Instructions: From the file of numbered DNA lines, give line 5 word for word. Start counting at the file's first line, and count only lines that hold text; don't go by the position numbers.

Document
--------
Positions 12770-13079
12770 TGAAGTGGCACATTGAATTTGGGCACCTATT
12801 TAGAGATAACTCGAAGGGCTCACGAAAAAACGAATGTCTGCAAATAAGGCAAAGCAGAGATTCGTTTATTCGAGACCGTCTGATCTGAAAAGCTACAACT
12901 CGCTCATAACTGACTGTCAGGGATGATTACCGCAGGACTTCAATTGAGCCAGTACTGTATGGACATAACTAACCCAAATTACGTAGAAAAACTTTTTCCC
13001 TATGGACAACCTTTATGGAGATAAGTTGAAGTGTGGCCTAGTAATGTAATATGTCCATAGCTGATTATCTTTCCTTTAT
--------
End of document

13001 TATGGACAACCTTTATGGAGATAAGTTGAAGTGTGGCCTAGTAATGTAATATGTCCATAGCTGATTATCTTTCCTTTAT